The Recorder – Negotiations continue for the permanent site of the Greenfield Fire Hall; property under preparation with demolition works

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Posted: 07/22/2021 18:44:49 PM

GREENFIELD – Despite some recent demolition work, negotiations are still ongoing for the old open-air market property on Main Street near Coombs Avenue, the desired location for a new permanent fire hall.

As part of the environmental remediation process to be carried out at the site, the Main Street greenhouse was recently dismantled, Mayor Roxann Wedegartner told city council on Wednesday evening.

“As part of the city’s due diligence, the owner discovered environmental issues,” she said, noting that the property has been used in different ways since the 1700s. “It’s not very unusual, especially if you are buying property in Greenfield, whether it is a home or a commercial property. ”

Wedegartner said that as part of the buying and selling process, it is the owner’s responsibility to take care of these issues.

“They take responsibility,” she said.

In an interview, Wedegartner said there were issues in the other buildings on the property that needed to be addressed before they could be demolished as well.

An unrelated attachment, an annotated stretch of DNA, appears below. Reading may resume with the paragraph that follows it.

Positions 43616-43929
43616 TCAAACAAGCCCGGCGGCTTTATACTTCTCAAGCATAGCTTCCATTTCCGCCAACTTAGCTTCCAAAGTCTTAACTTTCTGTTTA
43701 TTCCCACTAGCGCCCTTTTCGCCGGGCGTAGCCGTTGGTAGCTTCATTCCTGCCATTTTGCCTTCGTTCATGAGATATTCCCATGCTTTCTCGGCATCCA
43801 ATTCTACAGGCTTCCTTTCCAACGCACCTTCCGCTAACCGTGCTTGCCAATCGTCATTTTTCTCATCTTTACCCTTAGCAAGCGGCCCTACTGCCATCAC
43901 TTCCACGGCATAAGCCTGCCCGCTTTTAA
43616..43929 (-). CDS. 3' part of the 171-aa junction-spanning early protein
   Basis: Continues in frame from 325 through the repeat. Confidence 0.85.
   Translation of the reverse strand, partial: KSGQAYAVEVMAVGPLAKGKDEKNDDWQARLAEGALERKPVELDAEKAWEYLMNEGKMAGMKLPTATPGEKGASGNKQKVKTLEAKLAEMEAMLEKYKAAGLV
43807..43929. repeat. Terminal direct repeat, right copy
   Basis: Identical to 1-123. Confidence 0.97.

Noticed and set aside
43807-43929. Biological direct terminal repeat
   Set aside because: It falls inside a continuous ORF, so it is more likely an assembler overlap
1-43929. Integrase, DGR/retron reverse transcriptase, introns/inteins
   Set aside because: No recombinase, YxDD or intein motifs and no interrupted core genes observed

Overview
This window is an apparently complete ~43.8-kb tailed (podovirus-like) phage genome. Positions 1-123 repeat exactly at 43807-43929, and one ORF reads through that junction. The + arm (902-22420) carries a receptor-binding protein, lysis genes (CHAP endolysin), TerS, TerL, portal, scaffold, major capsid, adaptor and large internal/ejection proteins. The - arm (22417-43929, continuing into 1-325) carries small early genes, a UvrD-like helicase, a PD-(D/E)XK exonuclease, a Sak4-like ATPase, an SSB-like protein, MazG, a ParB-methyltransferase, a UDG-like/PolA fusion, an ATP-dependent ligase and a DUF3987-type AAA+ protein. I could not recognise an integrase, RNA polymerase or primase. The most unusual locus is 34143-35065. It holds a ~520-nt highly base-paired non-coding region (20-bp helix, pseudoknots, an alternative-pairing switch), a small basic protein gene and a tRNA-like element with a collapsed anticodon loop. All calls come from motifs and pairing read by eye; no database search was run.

“They have to give us a clean site so that we can buy and sell,” Wedegartner said.

The property – which includes the recently removed greenhouse, adjoining house, and an apartment building on Coombs Avenue – came in as the lowest bidder last year after a bid for proposals in fall 2020.

“It was the location that met most requirements as a fire department, and it was the lowest value,” Wedegartner said.

She noted that this was not a situation where the city had to go with the lowest bid – in this case, it was the property that most matched the intended use. In particular, it offered “excellent access to Main Street”.

Other sites being considered, such as a building on Wells Street and Main Street, did not have as good access to Main Street, she said, explaining that the main entrance should be on Wells Street.

While a timeline is not certain, Wedegartner said, once the sale closes, architects will be allowed to begin designing the new station.

Meanwhile, progress on the temporary fire station on Hope Street is on track for occupation in August, according to a press release from the city. Appliance bays, which will house fire trucks, rescue vehicles, and other fire-fighting equipment, are in place, and the framing of interior rooms and bulkheads in bays is “underway. completion”.

Once the fire department moves into the temporary Hope Street facility, the city will be able to demolish the current Main Street station to make way for the new Greenfield Public Library. The city plans to use the temporary station for about two years before moving to the old open-air market property.

“We are working daily to ensure the best and safest possible scenario for our firefighters during this transition,” Chief Robert Strahan said in the statement. “I am grateful that the timeline for this move is on time and we look forward to starting to settle in next month.”

Mary Byrne can be reached at [email protected] or 413-930-4429. Twitter: @MaryEByrne


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